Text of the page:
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California providing incentives up to $12K to help low-income families afford the cleanest cars

In coordination with local air officials, the California Air Resources Board is initiating a retire-and-replace pilot program in the Greater Los Angeles area and San Joaquin Valley to help people of low income replace old, polluting cars with cleaner, more fuel efficient vehicles that also cut greenhouse gas emissions.

The air district-administered program provides incentives on a sliding scale, with larger cash payments for the lowest-income families moving up to the cleanest cars. The lowest-income recipient purchasing the very cleanest car receives the highest incentive amounts. Under the program, it is possible for a family that meets income guidelines to receive as much as $12,000 toward the purchase of an electric car.

Consumers can choose to replace their vehicle with a more fuel efficient conventional gasoline-powered car, a conventional hybrid, a plug-in hybrid or an electric car. Eligible consumers will receive between $2,500 and $12,000, depending on their income and the type of replacement vehicle they choose.

The pilot program is available for three income levels:

  • Low Income (≤ 225% of the federal poverty level, FPL). Buyers in this income level who replace a scrapped car with a conventional hybrid car (e.g.Toyota Prius) that is less than 8 years old that gets 20 mpg or greater, are eligible for $6,500 in incentives. If the replacement car gets 35 mpg or greater (Toyota Prius or Honda Insight), that goes up to $7,000. A plug-in hybrid (e.g. Chevy Volt), or an electric car (e.g. Nissan Leaf) receives $9,500.

    In addition, up to $2,000 for a charging unit at a single residence or multi-unit dwelling is available for the purchase of battery electric cars. In the case of either a brand new plug-in hybrid or electric car, buyers receive an additional $1,500 and $2,500, respectively, from a separate program, known as the Clean Vehicle Rebate Project.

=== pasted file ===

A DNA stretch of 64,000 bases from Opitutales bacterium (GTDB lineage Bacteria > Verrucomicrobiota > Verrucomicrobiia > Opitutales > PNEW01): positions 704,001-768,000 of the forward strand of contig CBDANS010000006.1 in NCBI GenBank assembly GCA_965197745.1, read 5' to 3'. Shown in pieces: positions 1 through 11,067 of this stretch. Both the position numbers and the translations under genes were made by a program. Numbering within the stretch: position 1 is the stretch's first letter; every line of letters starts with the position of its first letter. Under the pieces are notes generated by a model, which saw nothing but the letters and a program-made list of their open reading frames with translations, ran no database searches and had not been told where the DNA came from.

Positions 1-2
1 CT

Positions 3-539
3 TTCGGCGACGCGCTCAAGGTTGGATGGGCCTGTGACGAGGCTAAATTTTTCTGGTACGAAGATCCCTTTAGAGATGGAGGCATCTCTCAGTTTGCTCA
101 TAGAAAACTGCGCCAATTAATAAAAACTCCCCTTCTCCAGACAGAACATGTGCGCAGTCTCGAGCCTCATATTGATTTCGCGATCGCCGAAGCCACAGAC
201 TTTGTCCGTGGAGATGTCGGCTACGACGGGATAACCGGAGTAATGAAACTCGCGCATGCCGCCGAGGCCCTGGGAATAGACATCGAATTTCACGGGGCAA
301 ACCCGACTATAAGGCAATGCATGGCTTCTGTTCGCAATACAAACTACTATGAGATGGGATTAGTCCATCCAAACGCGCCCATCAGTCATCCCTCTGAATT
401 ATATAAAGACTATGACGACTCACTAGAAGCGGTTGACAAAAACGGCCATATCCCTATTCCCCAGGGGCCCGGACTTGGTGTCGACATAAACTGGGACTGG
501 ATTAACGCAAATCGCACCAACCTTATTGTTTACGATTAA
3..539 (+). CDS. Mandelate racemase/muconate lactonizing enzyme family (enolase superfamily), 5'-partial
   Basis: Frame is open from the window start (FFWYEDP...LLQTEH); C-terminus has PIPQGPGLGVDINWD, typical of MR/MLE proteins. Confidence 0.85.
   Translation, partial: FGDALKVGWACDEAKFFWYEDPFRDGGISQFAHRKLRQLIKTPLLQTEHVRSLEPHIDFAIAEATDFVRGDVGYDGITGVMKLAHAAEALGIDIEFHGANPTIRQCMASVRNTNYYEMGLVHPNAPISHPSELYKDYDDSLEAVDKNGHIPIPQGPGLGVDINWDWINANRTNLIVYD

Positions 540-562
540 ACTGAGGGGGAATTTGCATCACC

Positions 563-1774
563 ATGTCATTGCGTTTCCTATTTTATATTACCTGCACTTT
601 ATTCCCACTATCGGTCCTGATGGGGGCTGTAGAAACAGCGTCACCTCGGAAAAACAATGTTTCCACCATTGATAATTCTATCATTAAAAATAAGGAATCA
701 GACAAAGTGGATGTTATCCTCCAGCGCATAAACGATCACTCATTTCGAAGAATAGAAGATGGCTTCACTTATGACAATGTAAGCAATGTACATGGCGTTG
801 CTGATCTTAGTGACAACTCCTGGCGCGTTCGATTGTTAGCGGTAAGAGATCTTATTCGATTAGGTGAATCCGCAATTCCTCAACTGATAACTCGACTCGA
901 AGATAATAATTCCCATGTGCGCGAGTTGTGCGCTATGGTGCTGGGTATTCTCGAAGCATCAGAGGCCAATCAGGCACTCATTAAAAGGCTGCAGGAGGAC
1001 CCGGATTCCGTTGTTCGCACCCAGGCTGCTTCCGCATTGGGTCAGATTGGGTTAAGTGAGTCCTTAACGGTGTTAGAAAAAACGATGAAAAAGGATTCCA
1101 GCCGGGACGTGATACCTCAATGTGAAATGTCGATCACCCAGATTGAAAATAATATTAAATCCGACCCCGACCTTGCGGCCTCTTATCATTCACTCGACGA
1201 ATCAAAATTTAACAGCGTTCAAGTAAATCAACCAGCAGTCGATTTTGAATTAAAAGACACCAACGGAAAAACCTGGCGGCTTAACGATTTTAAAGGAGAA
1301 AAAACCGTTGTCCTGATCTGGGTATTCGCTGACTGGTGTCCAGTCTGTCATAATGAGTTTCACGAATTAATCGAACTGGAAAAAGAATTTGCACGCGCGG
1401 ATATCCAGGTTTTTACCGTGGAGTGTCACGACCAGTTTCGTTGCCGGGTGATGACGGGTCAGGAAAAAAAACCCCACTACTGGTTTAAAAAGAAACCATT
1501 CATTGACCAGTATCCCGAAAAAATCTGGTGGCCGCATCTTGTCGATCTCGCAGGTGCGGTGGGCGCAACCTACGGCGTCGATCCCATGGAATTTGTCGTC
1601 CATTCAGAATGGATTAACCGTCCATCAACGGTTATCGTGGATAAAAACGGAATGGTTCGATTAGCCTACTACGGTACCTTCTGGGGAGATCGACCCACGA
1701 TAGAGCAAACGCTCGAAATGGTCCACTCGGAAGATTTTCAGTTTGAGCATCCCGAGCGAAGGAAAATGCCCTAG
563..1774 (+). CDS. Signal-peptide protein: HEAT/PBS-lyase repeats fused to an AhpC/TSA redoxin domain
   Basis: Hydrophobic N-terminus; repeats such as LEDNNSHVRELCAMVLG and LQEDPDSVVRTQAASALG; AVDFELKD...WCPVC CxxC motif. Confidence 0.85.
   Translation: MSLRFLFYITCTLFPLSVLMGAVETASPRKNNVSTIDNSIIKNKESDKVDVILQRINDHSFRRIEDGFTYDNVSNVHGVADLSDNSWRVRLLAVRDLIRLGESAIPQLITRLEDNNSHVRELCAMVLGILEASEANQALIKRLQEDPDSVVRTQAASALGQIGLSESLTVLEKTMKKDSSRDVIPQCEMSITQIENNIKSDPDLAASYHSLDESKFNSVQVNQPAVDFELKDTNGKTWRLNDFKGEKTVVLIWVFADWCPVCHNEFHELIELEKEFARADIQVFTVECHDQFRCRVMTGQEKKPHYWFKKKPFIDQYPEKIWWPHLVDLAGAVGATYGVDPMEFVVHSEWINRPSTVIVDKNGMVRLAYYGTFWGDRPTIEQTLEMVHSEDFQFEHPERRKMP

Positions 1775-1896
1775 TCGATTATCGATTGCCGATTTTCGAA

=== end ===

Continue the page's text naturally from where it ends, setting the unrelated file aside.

• Moderate Income (226% - 300% of FPL). Buyers who replace a scrapped car with a conventional hybrid model that gets 35 mpg or greater receive $5,000, rising to $7,500 for a plug-in hybrid or electric car. (In addition, buyers can receive up to $2,000 for a charging unit for battery electric cars, and if those are brand new cars, an additional $1,500 or $2,500, respectively.)

  • Above Moderate Income (301% - 400% of federal poverty level). Buyers who replace a scrapped car with a plug-in hybrid or electric car receive $5,500—which includes an additional incentive of up to $2,000 for the charging unit for battery electric cars, and an additional $1,500 or $2,500, respectively, if they are brand new.


Lower-income consumers who would like to replace their dirty cars with more fuel efficient conventional cars would still qualify to receive up to $4,500.

Additional funding is available for low-income recipients who live in a ZIP code that contains a disadvantaged census tract for the purchase of a conventional hybrid, plug-in hybrid or electric replacement vehicle. (SB 535, introduced by State Senator Kevin de Leon, directs funds to provide economic and health benefits to the state’s disadvantaged communities—those that are most impacted by both poverty and pollution.)

Finally, residents who scrap an old, dirty car but choose not to replace it are eligible for public transit passes valued at between $2,500 and $4,500, depending on their income.

ARB worked for more than a year with the South Coast Air Quality Management District and the San Joaquin Valley Air Pollution Control District in support of the development of the pilot projects. Each air district developed a program tailored to the individual needs of that district. The program (also known as the Enhanced Fleet Modernization Program and Plus-Up Pilot Project) is partially funded by proceeds from cap-and-trade revenue under the California Climate Investments Initiative and AB 118.